She's in there, among the rainforest foliage and giant fairy-lit lotus flowers
Throughout her career, Björk’s relationship with conformity has seldom been a smooth one, and in the past decade has become virtually non-existent to the point where, today, her wildly leftfield imagination almost holds more appeal than her actual songs. But even by Bjorkian standards, her latest answer to the question of how to headline a major music festival is bold: shortly after sundown on Thursday evening, the Primavera main stage transforms into a thicket of rainforest foliage and giant fairy-lit lotus flowers surrounding a six-foot high revolving vagina, from which are born Bjork’s band for the evening: an all-female flute septet and a harpist. A laptop operator and electronic drummer lurk in the wings, just in front of a huge screen displaying images of exotic seabirds, digitally fractured renaissance stained glass, and 3D renderings of the singer herself as a hybrid biosynthetic android queen.
While it’s hard to believe anyone attending a Bjork gig in 2018 is expecting ‘It’s Oh So Quiet’, it’s also quickly apparent that the coming 90 minutes will be Bjork at her most high-concept: a statement scrolls up the screens beforehand imploring readers to “imagine a world where nature and technology collaborate, and then make a song about it”, and to “imagine something that doesn’t exist and demand space for hope, weave a matriarchal dome”. The setlist draws heavily on ‘Utopia’, her newest and toughest record, rarely alighting on anything familiar to the casual Bjork fan, and her vision is clear and pure: this is a show about womanhood, the ecology and human survival and rebirth, told with seriousness, tenderness and huge amounts of passion, and any toe-tapping melodies that happen to creep in along the way should be chalked up as a bonus.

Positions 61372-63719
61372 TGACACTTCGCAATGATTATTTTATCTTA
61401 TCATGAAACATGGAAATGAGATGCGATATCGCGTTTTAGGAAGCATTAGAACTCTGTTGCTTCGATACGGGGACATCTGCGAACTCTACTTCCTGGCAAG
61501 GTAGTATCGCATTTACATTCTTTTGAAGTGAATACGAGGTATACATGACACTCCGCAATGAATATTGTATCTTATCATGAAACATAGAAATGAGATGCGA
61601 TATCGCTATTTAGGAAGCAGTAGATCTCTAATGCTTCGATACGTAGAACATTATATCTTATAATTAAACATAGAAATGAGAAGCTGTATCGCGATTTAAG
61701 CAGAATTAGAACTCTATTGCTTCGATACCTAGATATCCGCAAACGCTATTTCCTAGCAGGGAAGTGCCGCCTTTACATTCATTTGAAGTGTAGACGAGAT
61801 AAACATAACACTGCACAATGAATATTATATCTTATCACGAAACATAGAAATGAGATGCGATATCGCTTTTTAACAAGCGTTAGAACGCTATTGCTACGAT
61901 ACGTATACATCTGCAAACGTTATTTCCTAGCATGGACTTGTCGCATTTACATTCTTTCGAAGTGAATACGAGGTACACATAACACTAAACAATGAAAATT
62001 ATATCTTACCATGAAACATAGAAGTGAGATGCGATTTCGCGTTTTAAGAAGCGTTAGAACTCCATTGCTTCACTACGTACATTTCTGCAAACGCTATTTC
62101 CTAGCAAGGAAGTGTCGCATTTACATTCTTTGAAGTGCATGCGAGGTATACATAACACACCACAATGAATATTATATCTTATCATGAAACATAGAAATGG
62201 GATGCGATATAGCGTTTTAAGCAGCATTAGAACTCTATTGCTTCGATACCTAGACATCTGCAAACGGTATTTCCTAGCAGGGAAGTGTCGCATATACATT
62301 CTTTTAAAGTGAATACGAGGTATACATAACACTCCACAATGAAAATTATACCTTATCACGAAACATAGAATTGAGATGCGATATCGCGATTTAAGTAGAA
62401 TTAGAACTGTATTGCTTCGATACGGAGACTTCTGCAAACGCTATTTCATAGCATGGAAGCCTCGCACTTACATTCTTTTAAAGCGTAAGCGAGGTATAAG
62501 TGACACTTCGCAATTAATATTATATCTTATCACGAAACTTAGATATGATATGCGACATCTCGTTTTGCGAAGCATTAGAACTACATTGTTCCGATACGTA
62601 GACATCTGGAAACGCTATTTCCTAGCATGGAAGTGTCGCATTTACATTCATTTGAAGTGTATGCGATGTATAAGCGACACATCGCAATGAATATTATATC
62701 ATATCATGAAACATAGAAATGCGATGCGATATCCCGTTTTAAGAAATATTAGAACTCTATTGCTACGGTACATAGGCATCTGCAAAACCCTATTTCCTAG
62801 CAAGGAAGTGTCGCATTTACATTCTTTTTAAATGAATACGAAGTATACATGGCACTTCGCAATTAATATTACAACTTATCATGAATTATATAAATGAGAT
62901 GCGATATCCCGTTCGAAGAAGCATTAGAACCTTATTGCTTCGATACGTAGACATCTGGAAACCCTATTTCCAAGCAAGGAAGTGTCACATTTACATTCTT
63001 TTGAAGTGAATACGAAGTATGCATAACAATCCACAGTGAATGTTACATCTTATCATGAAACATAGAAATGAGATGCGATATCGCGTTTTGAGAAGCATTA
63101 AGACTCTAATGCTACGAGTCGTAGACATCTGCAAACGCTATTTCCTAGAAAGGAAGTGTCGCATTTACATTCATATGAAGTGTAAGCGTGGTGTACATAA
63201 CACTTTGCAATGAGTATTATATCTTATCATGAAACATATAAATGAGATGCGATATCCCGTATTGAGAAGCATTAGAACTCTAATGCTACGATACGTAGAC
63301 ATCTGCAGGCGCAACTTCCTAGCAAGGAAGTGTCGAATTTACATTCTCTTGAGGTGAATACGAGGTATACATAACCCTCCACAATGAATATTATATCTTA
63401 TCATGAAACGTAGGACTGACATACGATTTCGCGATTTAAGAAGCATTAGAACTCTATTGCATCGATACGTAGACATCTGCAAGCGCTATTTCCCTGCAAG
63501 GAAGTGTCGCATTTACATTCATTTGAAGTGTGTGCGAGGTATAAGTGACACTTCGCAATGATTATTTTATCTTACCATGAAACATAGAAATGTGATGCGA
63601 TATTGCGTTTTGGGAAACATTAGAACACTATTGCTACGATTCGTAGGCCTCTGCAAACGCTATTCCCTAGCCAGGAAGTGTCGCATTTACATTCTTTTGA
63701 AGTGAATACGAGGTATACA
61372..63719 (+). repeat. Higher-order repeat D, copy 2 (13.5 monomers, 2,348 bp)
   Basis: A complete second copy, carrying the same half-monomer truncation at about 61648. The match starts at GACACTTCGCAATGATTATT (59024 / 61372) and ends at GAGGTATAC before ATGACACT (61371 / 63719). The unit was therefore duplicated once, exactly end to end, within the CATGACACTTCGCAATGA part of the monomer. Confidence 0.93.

Yet despite all that, this is not “difficult” listening: Bjork’s voice is still an astonishing instrument, as precise and powerful as it is feral, and the songs from ‘Utopia’ are here set free of the digital fuzz that textured much of the album and consequently allowed to breathe and pulse with a rather enthralling naturality. The flute rearrangements of both ‘Isobel’ and ‘Human Behaviour’ (the only nods tonight to Bjork’s long-abandoned pop period), too, render them as genuinely funky 70s soul pieces, and there’s even room on ‘Sue Me’ and ‘Wanderlust’ for Bjork to enter full techno-banger mode: she frequently punches the air ecstatically, like a raver lost in the music, and while that ecstasy is unfortunately impossible to project to 30,000 people, it’s moving to witness a group of women creating such a blissful paradise.
Nonetheless, in the context of the rest of Primavera’s bill, this is still inarguably challenging, almost to the point of provocation, and much debate is heard around the site afterwards about what place this sort of unbridled performance art music has at a major festival. Whether the artist with the biggest point size on the poster needs necessarily to appeal to the most amount of people, however, is not really Bjork’s problem to deal with – there’s plenty else to see, after all. What’s also simultaneously inarguable, though, is that while a deeply eccentric and potentially Marmite show, this is also technically flawless, deeply original, engrossingly phantasmagoric fare, confirming that Bjork’s approach to public orthodoxy remains as knotty as ever.
Photos: Primavera Sound / Santiago Felipe
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